Voice for Baloch Missing Persons (VBMP) said that June 8 marks the 14th anniversary of the enforced disappearance of Zakir Majeed Baloch.
It has been 14 years since Baloch student leader Zakir Majeed Baloch was forcibly kidnapped and ‘disappeared’ by the Pakistani security forces.
Zakir Majeed’s family will hold a protest in front of Quetta Press Club today against his long enforced disappearance, reported VBMP.
Baloch students, no matter whether they are in Balochistan or any other part of Pakistan, always live in the fear of being abducted, tortured, and killed. They cannot roam around freely or take part in normal activities like other students.
Most of the time Baloch people become part of the struggle not because of a choice but because of the deprivation, oppression and brutal policies of the deep state.
Pakistani forces may have been successful in banning the Baloch political parties on fake charges but they have not been successful in ending the Baloch resistance. The people’s resistance is still ongoing and it is getting more powerful day by day.
Meanwhile, the Islamabad High Court has ordered the government to issue notices to all past executives from former president Pervez Musharraf to current Prime Minister Shehbaz Sharif to explain what the court described as “undeclared tacit approval of the policy regarding enforced disappearances.”
The defence forces in Pakistan are widely accused of being responsible for the ‘disappearance’ of an estimated 5,000 to 8,000 persons, however, the exclusion of the military from the notice highlights its alleged role in the political turmoil of Pakistan.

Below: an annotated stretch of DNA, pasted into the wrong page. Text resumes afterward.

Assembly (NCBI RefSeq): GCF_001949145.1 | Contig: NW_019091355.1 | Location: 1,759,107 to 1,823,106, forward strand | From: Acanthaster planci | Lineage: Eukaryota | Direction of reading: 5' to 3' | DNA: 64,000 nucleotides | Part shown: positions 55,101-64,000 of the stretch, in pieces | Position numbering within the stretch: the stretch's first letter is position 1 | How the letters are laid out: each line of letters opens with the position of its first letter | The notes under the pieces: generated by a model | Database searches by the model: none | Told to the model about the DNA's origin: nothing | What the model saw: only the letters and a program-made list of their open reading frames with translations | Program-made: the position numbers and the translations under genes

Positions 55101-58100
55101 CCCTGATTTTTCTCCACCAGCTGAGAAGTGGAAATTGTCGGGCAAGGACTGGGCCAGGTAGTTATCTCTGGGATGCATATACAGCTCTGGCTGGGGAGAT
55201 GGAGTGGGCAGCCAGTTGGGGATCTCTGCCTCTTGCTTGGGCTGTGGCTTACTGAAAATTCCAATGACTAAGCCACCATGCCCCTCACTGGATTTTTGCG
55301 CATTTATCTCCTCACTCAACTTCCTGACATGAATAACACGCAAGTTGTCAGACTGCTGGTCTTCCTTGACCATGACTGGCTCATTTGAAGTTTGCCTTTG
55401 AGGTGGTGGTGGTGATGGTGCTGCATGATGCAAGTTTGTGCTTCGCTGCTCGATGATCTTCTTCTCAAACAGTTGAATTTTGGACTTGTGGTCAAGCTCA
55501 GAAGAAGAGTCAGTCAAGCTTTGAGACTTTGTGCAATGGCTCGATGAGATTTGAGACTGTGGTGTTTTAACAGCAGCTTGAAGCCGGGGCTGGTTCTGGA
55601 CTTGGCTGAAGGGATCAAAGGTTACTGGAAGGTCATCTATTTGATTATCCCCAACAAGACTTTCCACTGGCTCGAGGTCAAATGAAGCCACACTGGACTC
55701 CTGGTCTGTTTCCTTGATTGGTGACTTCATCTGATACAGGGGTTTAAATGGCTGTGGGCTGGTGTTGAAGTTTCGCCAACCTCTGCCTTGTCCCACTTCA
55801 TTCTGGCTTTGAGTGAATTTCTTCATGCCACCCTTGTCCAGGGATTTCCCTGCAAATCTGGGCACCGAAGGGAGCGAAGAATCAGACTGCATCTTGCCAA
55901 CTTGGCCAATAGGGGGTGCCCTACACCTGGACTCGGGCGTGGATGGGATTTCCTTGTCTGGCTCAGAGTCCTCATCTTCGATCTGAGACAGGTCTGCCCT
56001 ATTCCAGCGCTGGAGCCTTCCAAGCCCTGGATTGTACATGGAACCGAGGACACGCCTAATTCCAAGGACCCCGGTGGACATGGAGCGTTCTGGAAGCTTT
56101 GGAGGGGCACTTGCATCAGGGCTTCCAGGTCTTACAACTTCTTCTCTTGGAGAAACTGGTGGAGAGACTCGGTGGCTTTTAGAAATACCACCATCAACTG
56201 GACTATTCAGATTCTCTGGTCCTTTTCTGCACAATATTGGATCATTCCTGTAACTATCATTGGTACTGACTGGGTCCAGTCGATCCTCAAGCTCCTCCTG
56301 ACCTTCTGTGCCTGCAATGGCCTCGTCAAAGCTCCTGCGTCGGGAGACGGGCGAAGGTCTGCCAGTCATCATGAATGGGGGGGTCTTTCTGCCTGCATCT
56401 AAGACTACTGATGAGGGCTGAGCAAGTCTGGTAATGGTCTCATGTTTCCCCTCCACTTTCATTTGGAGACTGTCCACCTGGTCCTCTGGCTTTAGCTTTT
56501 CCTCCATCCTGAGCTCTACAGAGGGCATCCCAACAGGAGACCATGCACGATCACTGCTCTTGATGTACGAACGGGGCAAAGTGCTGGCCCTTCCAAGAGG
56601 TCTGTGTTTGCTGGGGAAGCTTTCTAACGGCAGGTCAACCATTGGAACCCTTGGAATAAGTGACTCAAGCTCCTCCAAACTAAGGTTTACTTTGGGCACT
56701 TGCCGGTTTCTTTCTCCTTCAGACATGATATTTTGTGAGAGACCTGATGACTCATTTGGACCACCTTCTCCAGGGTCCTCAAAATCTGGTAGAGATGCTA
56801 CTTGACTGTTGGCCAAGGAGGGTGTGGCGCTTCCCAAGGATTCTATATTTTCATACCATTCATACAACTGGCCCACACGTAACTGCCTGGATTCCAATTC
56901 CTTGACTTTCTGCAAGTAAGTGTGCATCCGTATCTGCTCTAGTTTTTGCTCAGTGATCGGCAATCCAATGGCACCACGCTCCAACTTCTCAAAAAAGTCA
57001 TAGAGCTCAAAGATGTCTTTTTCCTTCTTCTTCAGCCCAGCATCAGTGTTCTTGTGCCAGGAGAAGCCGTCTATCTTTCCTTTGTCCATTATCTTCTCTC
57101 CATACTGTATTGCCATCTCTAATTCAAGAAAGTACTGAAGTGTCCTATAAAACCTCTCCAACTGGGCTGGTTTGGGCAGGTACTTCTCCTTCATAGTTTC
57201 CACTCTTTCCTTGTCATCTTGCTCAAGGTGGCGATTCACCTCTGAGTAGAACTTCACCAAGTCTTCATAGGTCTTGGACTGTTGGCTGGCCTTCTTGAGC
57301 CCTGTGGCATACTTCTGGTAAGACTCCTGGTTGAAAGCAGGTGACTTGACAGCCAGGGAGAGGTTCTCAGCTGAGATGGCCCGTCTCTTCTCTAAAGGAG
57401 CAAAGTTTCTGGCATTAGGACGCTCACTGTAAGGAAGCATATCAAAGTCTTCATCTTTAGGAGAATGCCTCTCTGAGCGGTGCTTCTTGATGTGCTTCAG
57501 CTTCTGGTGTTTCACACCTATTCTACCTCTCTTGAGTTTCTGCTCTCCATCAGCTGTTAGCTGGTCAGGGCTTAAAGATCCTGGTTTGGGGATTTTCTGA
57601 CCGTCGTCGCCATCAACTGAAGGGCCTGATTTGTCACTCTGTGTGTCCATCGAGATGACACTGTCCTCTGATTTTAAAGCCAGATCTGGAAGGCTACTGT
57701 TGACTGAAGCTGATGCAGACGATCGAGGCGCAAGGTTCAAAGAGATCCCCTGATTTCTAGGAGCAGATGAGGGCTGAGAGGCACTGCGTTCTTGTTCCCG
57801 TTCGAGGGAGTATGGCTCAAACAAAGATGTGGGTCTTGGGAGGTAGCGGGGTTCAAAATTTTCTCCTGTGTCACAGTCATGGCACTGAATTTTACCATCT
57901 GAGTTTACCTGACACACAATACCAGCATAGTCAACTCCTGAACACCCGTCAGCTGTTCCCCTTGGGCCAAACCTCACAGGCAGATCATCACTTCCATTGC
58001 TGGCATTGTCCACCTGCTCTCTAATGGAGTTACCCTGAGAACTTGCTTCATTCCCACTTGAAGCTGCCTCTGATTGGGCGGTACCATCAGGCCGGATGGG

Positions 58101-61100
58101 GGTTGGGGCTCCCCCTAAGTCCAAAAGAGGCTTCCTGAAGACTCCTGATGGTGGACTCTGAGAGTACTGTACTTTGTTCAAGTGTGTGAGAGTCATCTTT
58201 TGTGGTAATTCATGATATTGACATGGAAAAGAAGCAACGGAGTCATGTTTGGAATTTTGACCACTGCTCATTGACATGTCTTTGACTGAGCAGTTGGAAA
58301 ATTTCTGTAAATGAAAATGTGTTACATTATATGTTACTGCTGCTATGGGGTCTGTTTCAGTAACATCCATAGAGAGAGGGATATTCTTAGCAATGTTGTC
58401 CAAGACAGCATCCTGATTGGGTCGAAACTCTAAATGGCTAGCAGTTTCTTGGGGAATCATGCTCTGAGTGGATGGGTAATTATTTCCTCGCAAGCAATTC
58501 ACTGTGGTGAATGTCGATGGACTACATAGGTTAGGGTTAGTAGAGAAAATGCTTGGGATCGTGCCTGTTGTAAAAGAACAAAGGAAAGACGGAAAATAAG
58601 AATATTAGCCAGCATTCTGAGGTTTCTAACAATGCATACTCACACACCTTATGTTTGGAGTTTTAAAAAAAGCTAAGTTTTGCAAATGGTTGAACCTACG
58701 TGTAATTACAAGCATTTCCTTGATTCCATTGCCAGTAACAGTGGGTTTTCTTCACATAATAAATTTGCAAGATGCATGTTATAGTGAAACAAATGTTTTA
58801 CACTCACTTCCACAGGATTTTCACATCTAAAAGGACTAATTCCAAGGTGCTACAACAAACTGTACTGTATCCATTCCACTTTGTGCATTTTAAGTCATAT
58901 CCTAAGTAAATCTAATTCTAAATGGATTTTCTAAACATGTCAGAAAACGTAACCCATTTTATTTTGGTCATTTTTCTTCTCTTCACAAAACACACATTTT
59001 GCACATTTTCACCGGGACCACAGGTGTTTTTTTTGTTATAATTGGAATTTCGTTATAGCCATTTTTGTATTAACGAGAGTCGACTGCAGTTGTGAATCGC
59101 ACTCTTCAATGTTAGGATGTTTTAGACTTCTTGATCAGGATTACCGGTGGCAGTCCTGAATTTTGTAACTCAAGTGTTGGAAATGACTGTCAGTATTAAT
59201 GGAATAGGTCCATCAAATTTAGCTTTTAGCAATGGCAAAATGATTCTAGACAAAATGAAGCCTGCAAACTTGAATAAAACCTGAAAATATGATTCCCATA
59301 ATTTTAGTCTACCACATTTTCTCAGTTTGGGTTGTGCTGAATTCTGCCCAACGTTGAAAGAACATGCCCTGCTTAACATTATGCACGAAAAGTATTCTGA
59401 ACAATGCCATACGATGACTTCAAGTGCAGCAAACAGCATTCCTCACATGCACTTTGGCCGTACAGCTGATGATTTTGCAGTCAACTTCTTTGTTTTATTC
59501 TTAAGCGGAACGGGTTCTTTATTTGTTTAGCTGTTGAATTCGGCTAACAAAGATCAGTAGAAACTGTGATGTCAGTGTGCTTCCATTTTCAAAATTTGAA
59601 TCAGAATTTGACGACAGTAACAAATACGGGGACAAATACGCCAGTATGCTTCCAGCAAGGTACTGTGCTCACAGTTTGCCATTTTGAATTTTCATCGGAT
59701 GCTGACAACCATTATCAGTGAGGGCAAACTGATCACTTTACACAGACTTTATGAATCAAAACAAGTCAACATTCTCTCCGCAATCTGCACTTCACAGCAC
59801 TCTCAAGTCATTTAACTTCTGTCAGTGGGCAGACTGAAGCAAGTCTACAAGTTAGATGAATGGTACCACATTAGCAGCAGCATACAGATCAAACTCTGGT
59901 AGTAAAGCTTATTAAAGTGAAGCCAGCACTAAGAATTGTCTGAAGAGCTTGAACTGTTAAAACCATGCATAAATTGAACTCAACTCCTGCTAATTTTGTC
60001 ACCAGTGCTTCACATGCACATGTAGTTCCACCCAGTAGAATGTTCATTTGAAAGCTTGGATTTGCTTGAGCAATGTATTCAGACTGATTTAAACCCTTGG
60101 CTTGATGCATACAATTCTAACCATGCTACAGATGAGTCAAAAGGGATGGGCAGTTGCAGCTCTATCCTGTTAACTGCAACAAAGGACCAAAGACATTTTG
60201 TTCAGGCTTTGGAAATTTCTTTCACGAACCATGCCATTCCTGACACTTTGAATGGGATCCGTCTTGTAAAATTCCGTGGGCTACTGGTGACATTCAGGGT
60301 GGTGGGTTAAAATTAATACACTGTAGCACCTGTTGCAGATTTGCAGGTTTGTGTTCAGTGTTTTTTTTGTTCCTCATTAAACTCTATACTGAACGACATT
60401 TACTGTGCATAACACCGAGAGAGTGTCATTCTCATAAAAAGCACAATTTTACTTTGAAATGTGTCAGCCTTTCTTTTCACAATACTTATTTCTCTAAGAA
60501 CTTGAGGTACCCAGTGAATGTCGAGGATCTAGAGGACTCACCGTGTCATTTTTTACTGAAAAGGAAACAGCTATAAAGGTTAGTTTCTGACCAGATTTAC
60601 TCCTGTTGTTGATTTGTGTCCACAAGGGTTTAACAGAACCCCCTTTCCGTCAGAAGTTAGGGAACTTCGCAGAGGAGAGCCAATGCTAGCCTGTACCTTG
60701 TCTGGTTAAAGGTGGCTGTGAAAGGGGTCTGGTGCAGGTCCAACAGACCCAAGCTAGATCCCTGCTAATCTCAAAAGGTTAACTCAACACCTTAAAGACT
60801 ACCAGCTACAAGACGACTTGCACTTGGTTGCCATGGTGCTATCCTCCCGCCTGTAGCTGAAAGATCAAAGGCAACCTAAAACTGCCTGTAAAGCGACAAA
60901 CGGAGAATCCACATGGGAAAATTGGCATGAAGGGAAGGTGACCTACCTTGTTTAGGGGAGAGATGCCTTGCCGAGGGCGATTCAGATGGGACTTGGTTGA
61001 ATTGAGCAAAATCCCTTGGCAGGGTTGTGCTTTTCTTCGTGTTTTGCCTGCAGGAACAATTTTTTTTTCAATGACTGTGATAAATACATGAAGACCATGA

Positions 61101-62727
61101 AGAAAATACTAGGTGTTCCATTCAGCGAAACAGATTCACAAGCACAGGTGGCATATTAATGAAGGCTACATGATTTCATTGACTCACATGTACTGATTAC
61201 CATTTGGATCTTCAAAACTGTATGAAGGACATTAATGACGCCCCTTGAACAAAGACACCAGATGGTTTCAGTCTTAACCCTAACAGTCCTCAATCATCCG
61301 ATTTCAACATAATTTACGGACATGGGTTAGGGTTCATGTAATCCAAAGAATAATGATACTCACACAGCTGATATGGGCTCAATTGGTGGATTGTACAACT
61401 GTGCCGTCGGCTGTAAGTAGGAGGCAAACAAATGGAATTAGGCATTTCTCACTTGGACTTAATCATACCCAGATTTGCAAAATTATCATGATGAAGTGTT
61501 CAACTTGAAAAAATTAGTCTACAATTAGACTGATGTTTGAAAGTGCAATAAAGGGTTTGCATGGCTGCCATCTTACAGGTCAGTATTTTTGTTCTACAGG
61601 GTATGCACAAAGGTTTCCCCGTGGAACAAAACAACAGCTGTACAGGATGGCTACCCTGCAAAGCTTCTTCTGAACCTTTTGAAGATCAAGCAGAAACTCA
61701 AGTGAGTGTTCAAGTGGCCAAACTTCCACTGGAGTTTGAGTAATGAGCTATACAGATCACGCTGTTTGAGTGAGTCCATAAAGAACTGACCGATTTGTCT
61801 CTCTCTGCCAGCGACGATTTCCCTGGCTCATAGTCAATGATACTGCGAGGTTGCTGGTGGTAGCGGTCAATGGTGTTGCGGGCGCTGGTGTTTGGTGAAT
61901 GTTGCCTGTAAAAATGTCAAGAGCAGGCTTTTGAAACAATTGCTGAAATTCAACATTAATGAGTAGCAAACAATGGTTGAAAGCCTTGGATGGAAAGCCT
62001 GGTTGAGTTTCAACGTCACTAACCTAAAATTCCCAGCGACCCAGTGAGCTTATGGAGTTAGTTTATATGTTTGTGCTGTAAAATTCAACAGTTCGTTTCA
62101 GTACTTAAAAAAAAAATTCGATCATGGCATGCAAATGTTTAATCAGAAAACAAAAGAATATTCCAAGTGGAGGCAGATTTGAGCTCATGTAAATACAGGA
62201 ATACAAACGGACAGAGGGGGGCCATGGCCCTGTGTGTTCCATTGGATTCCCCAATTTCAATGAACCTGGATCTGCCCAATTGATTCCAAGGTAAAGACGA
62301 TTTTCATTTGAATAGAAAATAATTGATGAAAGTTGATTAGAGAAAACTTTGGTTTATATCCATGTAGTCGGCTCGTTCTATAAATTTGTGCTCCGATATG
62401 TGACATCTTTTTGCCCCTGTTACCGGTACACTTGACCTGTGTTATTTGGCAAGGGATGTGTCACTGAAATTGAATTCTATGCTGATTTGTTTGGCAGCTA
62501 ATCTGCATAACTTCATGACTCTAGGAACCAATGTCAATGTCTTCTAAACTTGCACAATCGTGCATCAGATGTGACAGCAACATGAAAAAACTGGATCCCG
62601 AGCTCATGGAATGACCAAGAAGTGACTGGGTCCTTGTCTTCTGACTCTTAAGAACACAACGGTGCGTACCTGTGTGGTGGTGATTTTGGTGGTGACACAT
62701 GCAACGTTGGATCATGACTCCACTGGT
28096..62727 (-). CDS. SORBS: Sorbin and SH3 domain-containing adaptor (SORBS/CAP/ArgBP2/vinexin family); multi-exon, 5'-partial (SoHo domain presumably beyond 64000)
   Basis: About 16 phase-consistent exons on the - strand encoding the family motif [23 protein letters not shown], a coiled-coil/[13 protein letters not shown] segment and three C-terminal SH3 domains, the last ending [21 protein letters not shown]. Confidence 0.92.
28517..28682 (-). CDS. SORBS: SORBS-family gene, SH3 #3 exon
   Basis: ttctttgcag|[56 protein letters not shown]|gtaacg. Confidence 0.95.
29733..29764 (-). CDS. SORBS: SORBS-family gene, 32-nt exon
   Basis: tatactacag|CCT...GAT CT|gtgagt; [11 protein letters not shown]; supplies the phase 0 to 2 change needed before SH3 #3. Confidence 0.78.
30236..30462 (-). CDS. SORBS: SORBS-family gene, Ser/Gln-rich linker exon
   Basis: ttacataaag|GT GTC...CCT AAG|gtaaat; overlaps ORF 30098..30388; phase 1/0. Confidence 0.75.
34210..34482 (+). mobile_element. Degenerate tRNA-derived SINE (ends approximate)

As per a local media report, the activists from Balochistan province are high on the list of the ‘missing’. Baloch ‘nationalists’, forming many groups, have been fighting the state to oppose curbs on civil rights and the China Pakistan Economic Corridor (CPEC) projects that they say deprive Balochs of natural resources while giving few jobs.
According to Amnesty International, the commission received 3,000 cases of such disappearances. By 2021, the Commission reported that it has received 7,000 cases of forced disappearance since its inception and it has resolved around 5,000 of those cases.
The issue of forced disappearance in Pakistan originated during the Musharraf era (1999 to 2008), but the practice continued during subsequent governments.
Human rights activists allege that the law enforcement agencies in Pakistan are responsible for the cases of forced disappearance in Pakistan.
Enforced disappearances are used as a tool by Pakistani authorities to terrorize people who question the all-powerful army establishment of the country, or seek individual or social rights. Cases of enforced disappearances have been majorly recorded in the Balochistan and the Khyber-Pakhtunkhwa provinces of the country which host active separatist movements.